Because so many people are concerned about how much carbon we dump into the air, there is a burgeoning grassroots movement trying to disconnect everyone from gas consumption. The video above is one such example, and as more people understand the state of our planet more people are switching from gas to electric solutions.
Further complicating things, the gas industry has, for decades, framed itself as a “cleaner” alternative to fossil fuels like coal and oil. “We should probably discuss the name of it: ‘Natural gas.’” says Panama Bartholomy, executive director of the nonprofit Building Decarbonization Coalition in California. “It has been perhaps one of the most successful marketing campaigns that we’ve seen from a large industry to call what is really a dangerous pollutant, something natural.”
Politicians and car makers will often tout that the future of sustainable transportation lies in electric vehicles. Let’s be clear: cars won’t save us. In fact, cars are responsible for a lot of death on our streets and for supply chains that cause great harm to the environment. Instead, electric public transportation is where we should put our focus and funding. Should we still replace gas sucking cars with electric, of course. Let’s just be honest with ourselves that single occupant vehicle solutions will not help us in the future.
More cars in cities mean more space taken for parking, less room and more danger for active modes and less efficient public transport. Plugging in a car doesn’t stop it from being a lethal machine or causing congestion.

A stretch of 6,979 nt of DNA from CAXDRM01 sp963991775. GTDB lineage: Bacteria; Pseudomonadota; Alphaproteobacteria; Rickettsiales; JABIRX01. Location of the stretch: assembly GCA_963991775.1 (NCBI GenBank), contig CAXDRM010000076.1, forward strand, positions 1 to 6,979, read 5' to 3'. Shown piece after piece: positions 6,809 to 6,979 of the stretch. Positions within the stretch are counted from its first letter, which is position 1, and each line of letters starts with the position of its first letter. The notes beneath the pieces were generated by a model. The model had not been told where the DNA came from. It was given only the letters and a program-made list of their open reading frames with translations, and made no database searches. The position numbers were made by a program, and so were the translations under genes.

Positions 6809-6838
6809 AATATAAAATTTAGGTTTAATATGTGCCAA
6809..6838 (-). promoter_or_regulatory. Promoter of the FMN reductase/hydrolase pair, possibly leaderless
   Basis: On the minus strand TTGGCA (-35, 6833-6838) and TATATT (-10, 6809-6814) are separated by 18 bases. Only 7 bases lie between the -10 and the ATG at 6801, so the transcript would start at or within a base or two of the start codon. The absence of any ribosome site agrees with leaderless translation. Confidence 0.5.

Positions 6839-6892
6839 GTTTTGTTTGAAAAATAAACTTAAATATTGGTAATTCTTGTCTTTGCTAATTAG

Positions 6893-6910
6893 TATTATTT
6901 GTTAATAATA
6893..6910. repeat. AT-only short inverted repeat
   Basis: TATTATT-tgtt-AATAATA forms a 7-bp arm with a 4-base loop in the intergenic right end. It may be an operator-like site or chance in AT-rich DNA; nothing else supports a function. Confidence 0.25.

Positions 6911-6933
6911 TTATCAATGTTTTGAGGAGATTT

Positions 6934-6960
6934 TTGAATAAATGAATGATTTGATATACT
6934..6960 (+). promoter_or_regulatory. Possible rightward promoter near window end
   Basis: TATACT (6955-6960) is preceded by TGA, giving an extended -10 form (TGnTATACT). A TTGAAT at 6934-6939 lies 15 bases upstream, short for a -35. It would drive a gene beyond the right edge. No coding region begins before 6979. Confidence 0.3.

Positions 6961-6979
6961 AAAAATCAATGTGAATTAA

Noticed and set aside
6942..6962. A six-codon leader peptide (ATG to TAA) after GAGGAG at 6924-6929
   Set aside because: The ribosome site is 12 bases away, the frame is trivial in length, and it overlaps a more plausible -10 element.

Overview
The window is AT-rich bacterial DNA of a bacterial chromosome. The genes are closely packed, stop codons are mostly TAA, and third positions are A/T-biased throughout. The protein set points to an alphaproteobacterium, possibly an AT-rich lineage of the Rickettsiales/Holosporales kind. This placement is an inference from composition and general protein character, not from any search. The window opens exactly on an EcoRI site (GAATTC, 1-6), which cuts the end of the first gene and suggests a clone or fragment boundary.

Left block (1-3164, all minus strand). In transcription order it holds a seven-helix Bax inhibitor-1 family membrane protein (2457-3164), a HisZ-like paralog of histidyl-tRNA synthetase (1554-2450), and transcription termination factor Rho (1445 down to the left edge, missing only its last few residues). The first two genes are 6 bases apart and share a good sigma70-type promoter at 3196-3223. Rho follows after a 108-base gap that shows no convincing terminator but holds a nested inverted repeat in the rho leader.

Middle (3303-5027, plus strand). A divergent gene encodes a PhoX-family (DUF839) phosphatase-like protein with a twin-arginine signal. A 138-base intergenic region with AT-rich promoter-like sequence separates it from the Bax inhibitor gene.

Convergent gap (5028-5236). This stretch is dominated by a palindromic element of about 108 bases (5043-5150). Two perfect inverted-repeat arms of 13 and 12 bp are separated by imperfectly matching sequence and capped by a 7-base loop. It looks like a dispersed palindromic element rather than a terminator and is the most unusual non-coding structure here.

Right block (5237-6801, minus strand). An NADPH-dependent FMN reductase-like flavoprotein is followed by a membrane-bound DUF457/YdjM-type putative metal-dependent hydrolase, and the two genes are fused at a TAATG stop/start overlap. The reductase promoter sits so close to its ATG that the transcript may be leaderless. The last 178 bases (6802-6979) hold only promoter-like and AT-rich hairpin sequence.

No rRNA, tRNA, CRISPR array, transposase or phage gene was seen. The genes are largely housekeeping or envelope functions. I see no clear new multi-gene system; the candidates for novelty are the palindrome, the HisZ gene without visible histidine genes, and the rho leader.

There is still no clear and sustainable pathway to manage the e-waste generated by EVs. Electric cars are not “green”. They still use tyres which create massive waste streams. Tyre wear produces microplastics thatend up in our waterways and oceans.
Although EVs use regenerative braking, which is better than traditional internal-combustion cars, they still use brake pads when the brakes are applied. Braking generatestoxic dust composed of heavy metalslike mercury, lead, cadmium and chromium. These heavy metals make their way to our streams and rivers, embedding themselves in these waterways forever.
If you have a garage filled with tools and other oddities, you can easily make it a little nicer for you and the environment. The next time you do some cleaning you can think about what is clean for the rest of the environment. Of course, you’re going to want to properly dispose of pesticides as you should never use them in the first place. There are more things you can do too, like checking your tools to find out if the tools can be replaced by something with a smaller carbon footprint.
After the leaf blower, you might want to check on your lawn mower, chainsaw, snow blower, air compressor, and generator, if you have them. The gasoline engines in these pieces of equipment spew out greenhouse gases that are as concerning as the crud coming out of leaf blowers.